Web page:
Going strictly by the numbers, if you’re an Olympic hopeful growing up snow riding somewhere in America, you have a better shot at gold as a halfpipe skier like Maddie Bowman or a snowboarder like Jamie Anderson than as an alpine skier like Lindsey Vonn or Mikaela Shiffrin.
Winter Games purists may not want to hear it, but the numbers don’t lie. Twenty years ago, when most pipe and park riders hadn’t even been born yet, the only two freestyle skiing sports were moguls and aerials at the 1994 Lillehammer Winter Olympics. Snowboarding wasn’t introduced until the 1998 Nagano Olympics.
Since then, five snowboard and three freestyle skiing disciplines have been added over the course of the last five Winter Olympics, and Americans have cleaned up on the medals compared to the traditional alpine skiing events that have been part of the Games since 1936 in Garmisch.
Americans have won 21 of 102 possible medals in freestyle skiing in the six-Olympic span since 1994 (20 percent), 24 of 90 medals in snowboarding (26 percent), and 22 of 180 medals in alpine skiing (12 percent).
Six of the nine American gold medals at the 2014 Sochi Olympics came in halfpipe or slopestyle skiing or snowboarding, two came in alpine skiing and the only other gold was won by Meryl Davis and Charlie White in ice dancing.
“The proof in the results. If not for freeskiers and snowboarders, Sochi would have been the ugliest Winter Olympics ever for the U.S.,” said Jason Blevins, who covers freeskiing and snowboarding for the Denver Post. “Biggest crowds, best ratings, strongest performances.”
Take away the six gold medals won by park and pipe athletes and the U.S. would have ranked 12th at Sochi behind Poland, which would have been the country’s worst performance ever at the Winter Olympics, Blevins adds.
And the alpine skiers actually turned tied their second best performance ever, with five total medal (two gold). The 2010 Vancouver was the high-water mark with eight American alpine medals (two gold).
The last 20 years is by far the best alpine-skiing stretch ever for Americans. For many decades the Yanks played catchup to the traditional European powers in alpine skiing, claiming only 22 of 246 possible medals for a winning clip of just under 9 percent in the 13 Winter Olympics prior to 1994.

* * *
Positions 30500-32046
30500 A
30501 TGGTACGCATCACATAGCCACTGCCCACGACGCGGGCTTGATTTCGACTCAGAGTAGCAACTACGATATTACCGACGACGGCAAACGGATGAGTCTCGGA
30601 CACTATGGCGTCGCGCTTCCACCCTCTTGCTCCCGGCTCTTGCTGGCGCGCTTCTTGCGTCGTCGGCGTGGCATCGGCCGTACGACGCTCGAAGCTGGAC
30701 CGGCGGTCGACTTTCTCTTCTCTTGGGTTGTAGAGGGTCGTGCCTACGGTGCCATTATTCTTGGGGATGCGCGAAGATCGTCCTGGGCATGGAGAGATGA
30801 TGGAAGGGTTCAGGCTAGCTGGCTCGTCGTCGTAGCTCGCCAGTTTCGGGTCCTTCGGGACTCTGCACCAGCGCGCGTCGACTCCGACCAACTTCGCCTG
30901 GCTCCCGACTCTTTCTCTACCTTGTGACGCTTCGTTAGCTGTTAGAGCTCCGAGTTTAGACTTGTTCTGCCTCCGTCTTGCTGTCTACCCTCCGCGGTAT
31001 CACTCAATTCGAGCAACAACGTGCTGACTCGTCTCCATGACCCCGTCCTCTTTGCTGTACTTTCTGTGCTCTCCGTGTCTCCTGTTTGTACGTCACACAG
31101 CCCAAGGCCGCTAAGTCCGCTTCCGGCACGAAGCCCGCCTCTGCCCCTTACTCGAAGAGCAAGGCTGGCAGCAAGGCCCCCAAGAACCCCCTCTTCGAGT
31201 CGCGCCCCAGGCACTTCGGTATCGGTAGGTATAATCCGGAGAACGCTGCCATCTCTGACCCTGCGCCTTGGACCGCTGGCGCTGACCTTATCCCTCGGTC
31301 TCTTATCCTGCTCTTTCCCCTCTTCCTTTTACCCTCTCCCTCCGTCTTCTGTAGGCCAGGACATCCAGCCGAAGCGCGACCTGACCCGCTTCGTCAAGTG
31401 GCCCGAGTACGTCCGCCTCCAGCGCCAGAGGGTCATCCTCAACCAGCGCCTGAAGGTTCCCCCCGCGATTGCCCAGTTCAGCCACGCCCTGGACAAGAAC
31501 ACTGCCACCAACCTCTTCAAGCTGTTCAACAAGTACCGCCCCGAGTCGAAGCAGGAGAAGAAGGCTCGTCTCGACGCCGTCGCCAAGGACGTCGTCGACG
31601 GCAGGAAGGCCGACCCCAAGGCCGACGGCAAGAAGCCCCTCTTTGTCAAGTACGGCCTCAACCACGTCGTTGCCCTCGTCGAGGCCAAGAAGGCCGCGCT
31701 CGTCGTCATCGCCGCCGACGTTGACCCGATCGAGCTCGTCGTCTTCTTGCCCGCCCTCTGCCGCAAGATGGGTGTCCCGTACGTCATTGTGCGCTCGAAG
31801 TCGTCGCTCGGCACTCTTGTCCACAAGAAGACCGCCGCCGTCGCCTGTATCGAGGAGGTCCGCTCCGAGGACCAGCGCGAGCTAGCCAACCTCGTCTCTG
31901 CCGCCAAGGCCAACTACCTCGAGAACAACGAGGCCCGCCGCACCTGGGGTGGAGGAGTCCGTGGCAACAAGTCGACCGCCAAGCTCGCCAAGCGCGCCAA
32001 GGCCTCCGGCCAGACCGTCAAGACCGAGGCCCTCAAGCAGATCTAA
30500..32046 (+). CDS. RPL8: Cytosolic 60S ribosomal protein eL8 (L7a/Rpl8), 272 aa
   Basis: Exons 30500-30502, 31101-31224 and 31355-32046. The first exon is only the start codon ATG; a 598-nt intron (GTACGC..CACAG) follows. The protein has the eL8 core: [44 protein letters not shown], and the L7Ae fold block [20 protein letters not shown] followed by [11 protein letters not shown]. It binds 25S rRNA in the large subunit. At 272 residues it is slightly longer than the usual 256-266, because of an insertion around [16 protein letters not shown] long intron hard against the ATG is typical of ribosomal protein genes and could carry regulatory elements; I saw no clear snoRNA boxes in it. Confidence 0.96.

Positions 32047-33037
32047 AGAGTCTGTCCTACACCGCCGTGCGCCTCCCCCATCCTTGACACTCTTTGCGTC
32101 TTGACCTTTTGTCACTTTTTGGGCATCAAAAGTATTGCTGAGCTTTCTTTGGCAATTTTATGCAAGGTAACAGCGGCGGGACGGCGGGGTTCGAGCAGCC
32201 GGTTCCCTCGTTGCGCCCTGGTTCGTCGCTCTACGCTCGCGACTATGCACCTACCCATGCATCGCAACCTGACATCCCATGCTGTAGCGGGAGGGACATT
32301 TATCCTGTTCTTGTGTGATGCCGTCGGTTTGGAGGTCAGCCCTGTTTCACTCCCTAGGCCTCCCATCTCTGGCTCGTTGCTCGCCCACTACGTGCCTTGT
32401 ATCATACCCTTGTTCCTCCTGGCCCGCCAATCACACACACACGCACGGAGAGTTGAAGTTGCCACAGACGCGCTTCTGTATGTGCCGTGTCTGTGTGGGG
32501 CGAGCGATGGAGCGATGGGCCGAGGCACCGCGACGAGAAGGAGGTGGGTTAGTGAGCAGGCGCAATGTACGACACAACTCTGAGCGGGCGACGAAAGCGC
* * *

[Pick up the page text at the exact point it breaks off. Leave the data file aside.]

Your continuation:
It took the U.S. 28 years to win its first ever men’s medals (Billy Kidd and Jimmie Heuga in 1964) and 48 years to claim its first ever men’s gold medals (Bill Johnson and Phil Mahre in 1984). But despite all the new-school skiing and snowboarding success, Mahre, for one, isn’t impressed.
“New events, mostly Gen X and judged – subjective at best — have taken some luster away from the Olympics,” Mahre said leading up to the 2010 Vancouver Games. “It starts to get watered down. Marketing maybe?”
Taylor Gold, a snowboarder from Steamboat Springs who narrowly missed the halfpipe final at the Sochi Games, obviously loves the current Olympic trend.
“It’s really cool that they included some of the newer sports because it brings a younger interest to the Olympics,” Gold said. “I think a lot of people are focused on the figure skating and hockey and all the sports that have been there so long and that doesn’t really cater to the interests of the younger generation — people who like watching X Games.”
Two more snowboarding disciplines – slopestyle and parallel slalom – and two more freeskiing disciplines – halfpipe and slopestyle – were added for the Sochi Games.
“I have no problem with the addition of new snow sports if they inspire more kids to get out and have fun in the mountains. I think that’s a good thing,” said John Meyer, a Colorado Ski and Snowboard Museum Hall of Fame member who covers Olympic sports for the Denver Post. “But as a matter of personal taste, I find them boring — really boring. I also believe strongly that the best skiers are alpine racers.”
Meyer adds Denver Post readers were “very fortunate to have Jason Blevins and me [in Sochi]. He knows the new school stuff inside and out, and I’ve been covering alpine ski racing since 1988. I could leave the new school stuff to him and know we had the world’s best coverage of those events, and I could focus on covering alpine with experience and passion.”
But Blevins says the new-school sports that the United States Ski and Snowboard Association (USSA) has pushed so hard to include in the Winter Olympics program will only grow in influence at future Games.
“USSA is going deep on its snowboard and freeski programs,” Blevins said. “Next time we’ll have team [ski and snowboard] cross events and big air. If it wasn’t for those slope and pipe athletes — who earned six gold medals — the U.S. flop would have been the biggest story of the [Sochi] Games.”
Colorado athletes eligible for Hall of Fame induction will likely lead that charge. Of the three to come home with medals from Sochi – Shiffrin (gold in alpine slalom), Gus Kenworthy (silver in slopestyle skiing) and Alex Deibold (bronze in snowboard cross) – two are new-schoolers whose sports are recent additions.
And Vail and Beaver Creek – host of both alpine skiing World Cup races and the Burton US Open Snowboarding Championships – will have front row seats for all the action in both the old and the new schools.
Editor’s note: This story was produced for the Colorado Ski & Snowboard Museum and a version first ran in the Vail Daily. The museum is located on the third level of the Vail Village parking structure, adjacent to Vail Village Covered Bridge. It is open daily from 10 a.m. to 6 p.m. For more information, call 970-476-1876 or go to www.skimuseum.net.